Don Reviews "Fun Home"
Coming out of the closet is a major life event, but when a person gets “outed” by someone else, the emotional trauma can last for years. Even the process of a person preparing to share that information with their loved one can be one of the most frightening experiences one can put themselves through depending on their family situation.
“Fun Home” deals with this as it plays at the Winspear Opera House through September 24th. Written by Lisa Kron with music by Jeanine Tesori, the current production we were able to see stars Robert Petkoff as Bruce, Kate Shindle as the current day Alison, Carly Gold as the young Alison, Abby Corrigan as the college-aged Alison, Susan Moniz as Helen, Luke Barbato Smith as Christian, Henry Boshart as John, Victoria Janicki as Joan and Robert Hager as Roy and 3 other characters. It is the story of Alison, a lesbian cartoonist who tells her tale in a couple of different time lines, as a young child growing up in small town Pennsylvania and college years as she discovers her sexuality, establishing a relationship with Joan. At the same time, she deals with her father, Bruce, who is bi-sexual and has multiple gay affairs, as well as her mother, Helen, who is aware of the affairs but kind of sweeps the issue under the carpet.
There are three major sets here: the childhood home, her college dorm, and her apartment. The switch between the dorm and the childhood home is done with lighting and moving props around, with good use of the props to establish each location with just a little imagination. The plainest set is the apartment, drab and gloomy but fits well with the events that are going on with her father at the time. Overall, there is great usage of the sets, props, and lighting. When it came to the music and singing, it is very good with six members in a music ensemble that are in the back corner of the stage through the whole production. They sound great as they complement the work of the main cast. This is not a long musical where they just worry about the songs and a sub-par plot, but there is an enjoyable song with young Alison and her two young brothers doing a commercial that reminded me of a version of the Jackson 5. The songs they use have great emotion and are at the right points in the production. The tone is great and the music and singing has great balance between the two.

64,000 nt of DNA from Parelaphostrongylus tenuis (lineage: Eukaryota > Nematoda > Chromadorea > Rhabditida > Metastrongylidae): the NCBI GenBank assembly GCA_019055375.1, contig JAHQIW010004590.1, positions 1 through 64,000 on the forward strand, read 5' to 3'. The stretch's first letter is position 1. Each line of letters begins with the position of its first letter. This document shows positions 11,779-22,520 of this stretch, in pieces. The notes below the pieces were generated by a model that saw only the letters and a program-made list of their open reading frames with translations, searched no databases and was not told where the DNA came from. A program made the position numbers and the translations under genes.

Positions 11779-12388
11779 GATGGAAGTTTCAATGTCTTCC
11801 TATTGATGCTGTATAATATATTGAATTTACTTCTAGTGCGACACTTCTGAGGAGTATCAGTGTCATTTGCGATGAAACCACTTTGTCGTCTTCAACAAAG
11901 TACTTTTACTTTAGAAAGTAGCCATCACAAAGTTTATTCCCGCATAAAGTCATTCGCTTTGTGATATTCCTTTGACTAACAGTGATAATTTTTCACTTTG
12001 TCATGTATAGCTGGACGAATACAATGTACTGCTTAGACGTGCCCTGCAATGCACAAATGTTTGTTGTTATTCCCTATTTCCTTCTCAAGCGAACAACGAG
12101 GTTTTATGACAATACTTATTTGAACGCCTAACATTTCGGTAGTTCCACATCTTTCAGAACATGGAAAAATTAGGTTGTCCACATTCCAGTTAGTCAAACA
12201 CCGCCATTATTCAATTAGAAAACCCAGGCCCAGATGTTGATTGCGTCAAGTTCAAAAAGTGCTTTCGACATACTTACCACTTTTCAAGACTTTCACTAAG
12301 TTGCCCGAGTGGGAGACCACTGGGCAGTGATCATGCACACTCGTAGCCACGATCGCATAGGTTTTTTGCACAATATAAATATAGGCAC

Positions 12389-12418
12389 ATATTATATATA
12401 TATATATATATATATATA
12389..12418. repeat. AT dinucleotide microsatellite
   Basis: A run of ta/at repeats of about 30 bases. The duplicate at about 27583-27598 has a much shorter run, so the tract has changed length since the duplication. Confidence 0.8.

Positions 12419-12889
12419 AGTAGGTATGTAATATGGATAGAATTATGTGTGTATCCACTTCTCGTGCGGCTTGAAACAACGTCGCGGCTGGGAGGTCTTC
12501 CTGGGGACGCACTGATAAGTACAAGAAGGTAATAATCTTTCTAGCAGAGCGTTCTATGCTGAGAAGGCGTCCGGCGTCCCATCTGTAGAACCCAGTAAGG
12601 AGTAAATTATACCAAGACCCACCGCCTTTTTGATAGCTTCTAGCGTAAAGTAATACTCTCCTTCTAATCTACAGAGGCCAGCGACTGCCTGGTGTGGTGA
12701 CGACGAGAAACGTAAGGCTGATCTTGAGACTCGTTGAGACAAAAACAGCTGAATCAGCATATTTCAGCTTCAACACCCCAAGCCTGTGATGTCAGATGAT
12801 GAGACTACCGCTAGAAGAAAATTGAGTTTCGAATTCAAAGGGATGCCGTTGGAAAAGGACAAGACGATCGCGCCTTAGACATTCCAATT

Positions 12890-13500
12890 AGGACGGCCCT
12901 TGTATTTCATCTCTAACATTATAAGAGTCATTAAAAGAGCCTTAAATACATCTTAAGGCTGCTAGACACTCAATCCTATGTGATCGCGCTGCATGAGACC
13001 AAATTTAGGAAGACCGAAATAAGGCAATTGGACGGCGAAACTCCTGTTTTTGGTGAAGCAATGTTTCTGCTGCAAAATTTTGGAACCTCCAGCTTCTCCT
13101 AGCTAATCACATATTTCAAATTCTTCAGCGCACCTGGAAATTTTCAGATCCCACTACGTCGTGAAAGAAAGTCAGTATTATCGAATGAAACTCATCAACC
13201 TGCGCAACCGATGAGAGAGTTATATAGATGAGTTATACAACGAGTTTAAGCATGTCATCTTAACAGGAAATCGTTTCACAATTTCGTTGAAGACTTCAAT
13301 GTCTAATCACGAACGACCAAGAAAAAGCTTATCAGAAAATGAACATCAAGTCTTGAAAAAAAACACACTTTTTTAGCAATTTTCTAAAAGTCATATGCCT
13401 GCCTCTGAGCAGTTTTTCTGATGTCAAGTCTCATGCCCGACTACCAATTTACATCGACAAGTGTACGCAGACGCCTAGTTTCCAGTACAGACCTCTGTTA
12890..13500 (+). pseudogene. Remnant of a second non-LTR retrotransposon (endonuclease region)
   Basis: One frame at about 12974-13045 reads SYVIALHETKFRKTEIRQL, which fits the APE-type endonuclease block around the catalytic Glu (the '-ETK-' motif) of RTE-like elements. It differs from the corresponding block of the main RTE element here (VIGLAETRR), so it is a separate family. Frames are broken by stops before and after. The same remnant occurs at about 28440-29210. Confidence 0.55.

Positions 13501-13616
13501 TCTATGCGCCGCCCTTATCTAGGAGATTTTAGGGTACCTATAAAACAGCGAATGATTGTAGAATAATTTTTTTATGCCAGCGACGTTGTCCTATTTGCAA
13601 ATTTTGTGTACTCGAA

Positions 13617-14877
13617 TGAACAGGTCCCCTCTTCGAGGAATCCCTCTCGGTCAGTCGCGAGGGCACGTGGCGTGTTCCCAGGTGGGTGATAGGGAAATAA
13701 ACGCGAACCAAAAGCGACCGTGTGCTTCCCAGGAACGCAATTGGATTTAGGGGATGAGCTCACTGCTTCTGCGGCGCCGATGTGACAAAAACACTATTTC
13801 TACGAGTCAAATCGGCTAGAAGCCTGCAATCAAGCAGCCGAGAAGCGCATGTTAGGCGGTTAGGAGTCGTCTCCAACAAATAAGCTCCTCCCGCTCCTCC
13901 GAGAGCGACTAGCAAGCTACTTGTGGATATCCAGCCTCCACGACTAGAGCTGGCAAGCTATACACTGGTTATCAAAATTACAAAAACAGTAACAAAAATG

When it comes to the acting, the whole cast does well with no one outshining anyone else. My shout out goes to Petkoff, who does an incredible job with so many emotions in this character he is able to bring out as a man who has done some bad things but minimizes his discretions. All three Allison’s are able to act as if they are the same person. When it comes to the plot, I really enjoyed it, and since this hits a real serious subject that can be taboo for some, it tackles the issue respectfully. The production does a good job of moving back and forth through the time periods. It really builds its base well and has a lot of good comedy, but as it goes on and deals with the serious subjects, the comedy dries up a little too much for me in the third act. This production is not for kids and is almost 2 hours long with no intermission, which I think is a mistake. There are a couple points where I thought they could break and it would not hurt the continuity, but I did enjoy this production and how it tastefully touches a couple taboo issues overall. I would recommend this sitting in the back of the main floor.